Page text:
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A.C. No.

2655

October 12, 2010

LEONARD W. RICHARDS, Complainant,


vs. PATRICIO A. ASOY, Respondent.
R E S O L U T I O N Per Curiam:
For consideration is the petition of Patricio A. Asoy (respondent) for reinstatement
to the Bar. Records disclose that the Ministry of Tourism, by 1st Indorsement of
July 2, 1984, forwarded to the Court a June 28, 1984 letter-complaint of Leonard
Richards (complainant) against respondent.
By Resolution of November 11, 1985, the Court, noting respondents failure to
comply, despite notice, with its Resolution of August 8, 1984 requiring him to
comment on complainants letter, resolved to require him to show cause why he
should not be disciplinarily dealt with or held in contempt and to comply with the
said Resolution of August 8, 1984, both within ten days from notice.
In the same Resolution of November 11, 1985, the Court noted several attempts,
which were all futile, to serve copy of the August 8, 1984 Resolution at
respondents other addresses, viz: B.F. Homes, Paraaque; the Central Bank
Legal Department; Suite 306, Filmanbank Building, Plaza Sta. Cruz, Sta. Cruz;
Asia International Builders Corp., 5th Floor, ADC Bldg., Ayala Avenue, Makati (the
address given in respondents calling card); and respondents provincial address at
the Bar Office which was coursed through the IBP Tacloban Chapter.1
Still in the same Resolution of November 11, 1985, the Court noted that
"unquestionably, respondent had gone into hiding and was evading service of
pleadings/orders/processes of this Court." 2 The Court accordingly suspended
respondent from the practice of law until further orders from this Court. Thus it
disposed:
ACCORDINGLY, respondent, Atty. Patricio A. Asoy, is hereby SUSPENDED from
the practice of law until further Orders of this Court. Let copies of this Resolution be
circularized to all Courts.
Should respondent appear before any lower Court, the latter shall serve upon him
a copy of this Resolution and require him to appear, within five (5) days, before the
Deputy Clerk of Court and Bar Confidant, who shall furnish him with a copy of the
Administrative Complaint and require him to file an Answer thereto, within five (5)
days thereafter. The lower Court concerned shall furnish this Court with copy of its
Order immediately.3 (emphasis and underscoring supplied)
On January 9, 1986, respondent filed before the Court a
MANIFESTATION/MOTION FOR RECONSIDERATION alleging that on December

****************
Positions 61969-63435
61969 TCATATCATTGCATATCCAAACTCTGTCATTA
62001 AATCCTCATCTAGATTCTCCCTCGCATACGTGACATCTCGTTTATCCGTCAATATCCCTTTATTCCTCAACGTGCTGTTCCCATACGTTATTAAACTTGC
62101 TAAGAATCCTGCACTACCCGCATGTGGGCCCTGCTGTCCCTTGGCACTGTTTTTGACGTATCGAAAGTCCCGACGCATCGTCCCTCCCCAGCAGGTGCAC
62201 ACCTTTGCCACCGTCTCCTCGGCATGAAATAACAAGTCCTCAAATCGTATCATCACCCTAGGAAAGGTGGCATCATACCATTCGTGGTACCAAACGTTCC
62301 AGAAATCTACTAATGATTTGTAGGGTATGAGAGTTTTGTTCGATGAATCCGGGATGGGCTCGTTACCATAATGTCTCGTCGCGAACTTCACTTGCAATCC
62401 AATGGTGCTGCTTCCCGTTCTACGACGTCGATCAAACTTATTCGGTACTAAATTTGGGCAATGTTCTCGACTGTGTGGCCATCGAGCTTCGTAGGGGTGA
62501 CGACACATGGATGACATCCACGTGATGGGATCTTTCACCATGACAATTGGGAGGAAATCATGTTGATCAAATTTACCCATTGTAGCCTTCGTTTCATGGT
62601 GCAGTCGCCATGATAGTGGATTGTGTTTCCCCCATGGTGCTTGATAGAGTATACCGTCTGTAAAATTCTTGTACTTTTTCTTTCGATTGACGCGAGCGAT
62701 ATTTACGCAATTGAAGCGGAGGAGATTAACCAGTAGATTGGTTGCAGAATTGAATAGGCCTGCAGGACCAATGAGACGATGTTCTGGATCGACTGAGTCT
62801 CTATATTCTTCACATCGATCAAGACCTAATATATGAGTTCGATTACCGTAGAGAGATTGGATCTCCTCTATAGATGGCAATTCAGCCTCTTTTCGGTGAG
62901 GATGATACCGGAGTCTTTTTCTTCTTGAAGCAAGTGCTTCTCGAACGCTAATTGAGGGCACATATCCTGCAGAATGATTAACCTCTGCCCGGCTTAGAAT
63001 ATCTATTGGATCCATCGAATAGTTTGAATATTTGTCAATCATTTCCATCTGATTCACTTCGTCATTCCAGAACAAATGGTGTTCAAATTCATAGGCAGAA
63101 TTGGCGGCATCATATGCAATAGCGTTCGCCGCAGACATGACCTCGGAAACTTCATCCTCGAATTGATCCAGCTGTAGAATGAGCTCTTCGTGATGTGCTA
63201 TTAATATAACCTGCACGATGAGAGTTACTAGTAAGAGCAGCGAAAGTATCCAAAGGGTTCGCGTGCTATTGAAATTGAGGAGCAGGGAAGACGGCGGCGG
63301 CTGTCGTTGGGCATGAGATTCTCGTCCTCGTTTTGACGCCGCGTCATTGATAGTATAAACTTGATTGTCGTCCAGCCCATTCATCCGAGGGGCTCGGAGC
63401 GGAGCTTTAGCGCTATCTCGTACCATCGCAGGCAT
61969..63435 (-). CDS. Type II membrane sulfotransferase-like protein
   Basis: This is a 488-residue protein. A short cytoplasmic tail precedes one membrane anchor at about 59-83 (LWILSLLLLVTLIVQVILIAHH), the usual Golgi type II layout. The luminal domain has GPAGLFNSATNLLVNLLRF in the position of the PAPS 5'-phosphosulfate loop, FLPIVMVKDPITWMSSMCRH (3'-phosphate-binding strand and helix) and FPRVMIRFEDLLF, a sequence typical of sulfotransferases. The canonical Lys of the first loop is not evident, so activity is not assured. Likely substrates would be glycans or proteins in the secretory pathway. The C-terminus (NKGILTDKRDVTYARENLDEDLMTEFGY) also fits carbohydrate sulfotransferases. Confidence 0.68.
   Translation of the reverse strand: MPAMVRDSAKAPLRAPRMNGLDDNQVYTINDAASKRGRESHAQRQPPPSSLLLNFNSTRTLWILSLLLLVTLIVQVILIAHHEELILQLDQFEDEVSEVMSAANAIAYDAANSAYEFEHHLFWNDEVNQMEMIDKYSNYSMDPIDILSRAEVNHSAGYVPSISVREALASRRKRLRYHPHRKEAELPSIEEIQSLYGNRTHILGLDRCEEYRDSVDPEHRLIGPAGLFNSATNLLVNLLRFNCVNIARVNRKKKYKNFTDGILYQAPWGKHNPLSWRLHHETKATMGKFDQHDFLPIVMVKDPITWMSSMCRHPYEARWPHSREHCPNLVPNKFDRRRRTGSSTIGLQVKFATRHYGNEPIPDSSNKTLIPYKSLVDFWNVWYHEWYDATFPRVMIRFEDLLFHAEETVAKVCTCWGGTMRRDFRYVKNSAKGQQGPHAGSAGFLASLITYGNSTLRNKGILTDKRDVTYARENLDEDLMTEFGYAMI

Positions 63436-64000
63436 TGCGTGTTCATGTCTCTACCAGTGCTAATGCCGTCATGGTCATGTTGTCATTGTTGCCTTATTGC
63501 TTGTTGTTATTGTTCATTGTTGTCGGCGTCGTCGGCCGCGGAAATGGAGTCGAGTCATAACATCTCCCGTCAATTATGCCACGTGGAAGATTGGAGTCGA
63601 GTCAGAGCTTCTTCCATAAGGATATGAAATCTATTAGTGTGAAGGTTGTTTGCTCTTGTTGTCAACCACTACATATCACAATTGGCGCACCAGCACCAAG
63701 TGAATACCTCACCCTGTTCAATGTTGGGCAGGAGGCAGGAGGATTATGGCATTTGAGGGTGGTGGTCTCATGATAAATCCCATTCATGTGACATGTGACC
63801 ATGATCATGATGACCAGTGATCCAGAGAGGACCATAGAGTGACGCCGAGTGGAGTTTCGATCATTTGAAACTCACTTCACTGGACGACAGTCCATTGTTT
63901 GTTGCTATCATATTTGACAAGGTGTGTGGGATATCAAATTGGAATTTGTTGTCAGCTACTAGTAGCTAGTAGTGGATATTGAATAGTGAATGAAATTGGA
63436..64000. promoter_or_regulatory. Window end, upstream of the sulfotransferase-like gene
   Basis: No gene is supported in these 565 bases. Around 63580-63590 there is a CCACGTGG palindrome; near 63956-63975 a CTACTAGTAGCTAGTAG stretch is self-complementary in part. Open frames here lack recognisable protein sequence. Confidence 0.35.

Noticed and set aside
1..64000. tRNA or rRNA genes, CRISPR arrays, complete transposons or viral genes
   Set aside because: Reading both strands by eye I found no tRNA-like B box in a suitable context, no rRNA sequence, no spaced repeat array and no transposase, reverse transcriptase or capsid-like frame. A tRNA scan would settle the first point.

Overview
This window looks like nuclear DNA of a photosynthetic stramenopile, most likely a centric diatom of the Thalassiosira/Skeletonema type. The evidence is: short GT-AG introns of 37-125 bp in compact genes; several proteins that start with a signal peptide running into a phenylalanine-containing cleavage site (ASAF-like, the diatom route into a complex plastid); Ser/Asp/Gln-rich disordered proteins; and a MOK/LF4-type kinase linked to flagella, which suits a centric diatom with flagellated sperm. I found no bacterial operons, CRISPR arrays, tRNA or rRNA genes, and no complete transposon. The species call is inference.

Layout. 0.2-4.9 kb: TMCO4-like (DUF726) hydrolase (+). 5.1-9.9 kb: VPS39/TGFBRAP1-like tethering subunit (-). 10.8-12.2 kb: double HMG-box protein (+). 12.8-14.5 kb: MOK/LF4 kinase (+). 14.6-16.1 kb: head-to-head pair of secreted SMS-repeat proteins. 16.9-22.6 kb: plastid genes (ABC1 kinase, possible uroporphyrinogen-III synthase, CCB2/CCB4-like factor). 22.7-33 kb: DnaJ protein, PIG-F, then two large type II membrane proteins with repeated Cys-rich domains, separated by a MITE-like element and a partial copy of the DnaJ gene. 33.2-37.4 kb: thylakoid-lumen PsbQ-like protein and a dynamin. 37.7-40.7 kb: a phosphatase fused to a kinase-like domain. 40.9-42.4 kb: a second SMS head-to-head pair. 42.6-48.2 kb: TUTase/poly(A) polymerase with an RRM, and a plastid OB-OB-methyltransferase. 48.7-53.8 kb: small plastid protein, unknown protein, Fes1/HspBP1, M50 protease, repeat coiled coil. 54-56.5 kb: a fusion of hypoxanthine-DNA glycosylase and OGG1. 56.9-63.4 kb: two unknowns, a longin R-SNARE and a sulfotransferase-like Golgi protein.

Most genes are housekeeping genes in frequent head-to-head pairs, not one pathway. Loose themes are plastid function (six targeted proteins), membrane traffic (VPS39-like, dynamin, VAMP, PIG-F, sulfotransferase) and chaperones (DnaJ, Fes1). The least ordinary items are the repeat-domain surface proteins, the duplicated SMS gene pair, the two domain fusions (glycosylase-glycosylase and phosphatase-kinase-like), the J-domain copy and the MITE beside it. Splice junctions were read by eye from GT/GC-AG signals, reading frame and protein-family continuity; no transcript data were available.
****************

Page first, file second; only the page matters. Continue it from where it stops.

2, 1985, he "learned and secured a copy of Supervisory Circular No. 17 wherein
the Resolution of the . . . Court, promulgated on November 11, 1985 is quoted . . .";
that he was voluntarily submitting himself to the jurisdiction of the Court even if he
had not been formally served a copy of the Resolution and had not been ordered

by any lower court to appear before the Deputy Clerk of Court and Bar Confidant;
that on account of distance and financial constraints, he could not possibly comply
with the Order of this Court for him to appear before the Deputy Clerk of Court and
Bar Confidant within the five-day period stated; that he was totally unaware of the
existence of the complaint until December 2, 1985; and that to the best of his
knowledge, he had not violated his oath as an attorney at law nor is he guilty of any
offense to warrant his suspension from the practice of law.
Respondent thus prayed for the lifting of his suspension and for excusing him from
personally appearing before the Bar Confidant upon the undertaking that he would
answer the complaint in five days from receipt thereof.
On the directive of the Court, the Bar Confidant formalized the complaint against
respondent on April 29, 1986.
By Resolution of October 1, 1986, the Court, noting respondents failure to file
comment on the administrative complaint within the period which expired on May
21, 1986, directed the sending of the administrative complaint to respondent at his
address in Iligan City for compliance with the Resolution requiring him to file
Answer to the Complaint.
On December 18, 1986, the Court received respondents ANSWER WITH MOTION
TO LFIT ORDER OF SUSPENSION, alleging that he received copy of the
complaint only on November 19, 1986, "though the same was served and received
at this present address (Rm. 302 Aalos Building, Aguinaldo St., Iligan City) on May
6, 1986 and November 5, 1986"; and that he was begging the indulgence of the
Court and of the complainant for the delay in the filing of his Answer due to his
temporary transfer to Tubud, Lanao del Norte in view of his temporary appointment
as Provincial Administrator.
By Resolution of February 10, 1986, the Court denied respondents prayer to lift
the order of suspension from the practice of law but excused him from appearing
before the Deputy Clerk of Court and Bar Confidant.
The Court, by Resolution of July 9, 1987, after noting respondents unquestionable
act of going into hiding and evading service of pleadings/orders/processes of the
Court which resulted in his suspension, and after reciting the facts of the case
which required no further evidentiary hearing as they spoke for themselves, found
respondent guilty of grave professional misconduct, viz:
Respondent is guilty of grave professional misconduct. He received from
complainant, his client, compensation to handle his case in the Trial Court, but the
same was dismissed for lack of interest and failure to prosecute. He had
abandoned his client in violation of his contract ignoring the most elementary
principles of professional ethics. That Respondent had ignored the processes of
this Court and it was only after he was suspended from the practice of law that he
surfaced, is highly indicative of his disregard of an attorneys duties to the Court. All
the facts and circumstances taken into consideration, Respondent has proven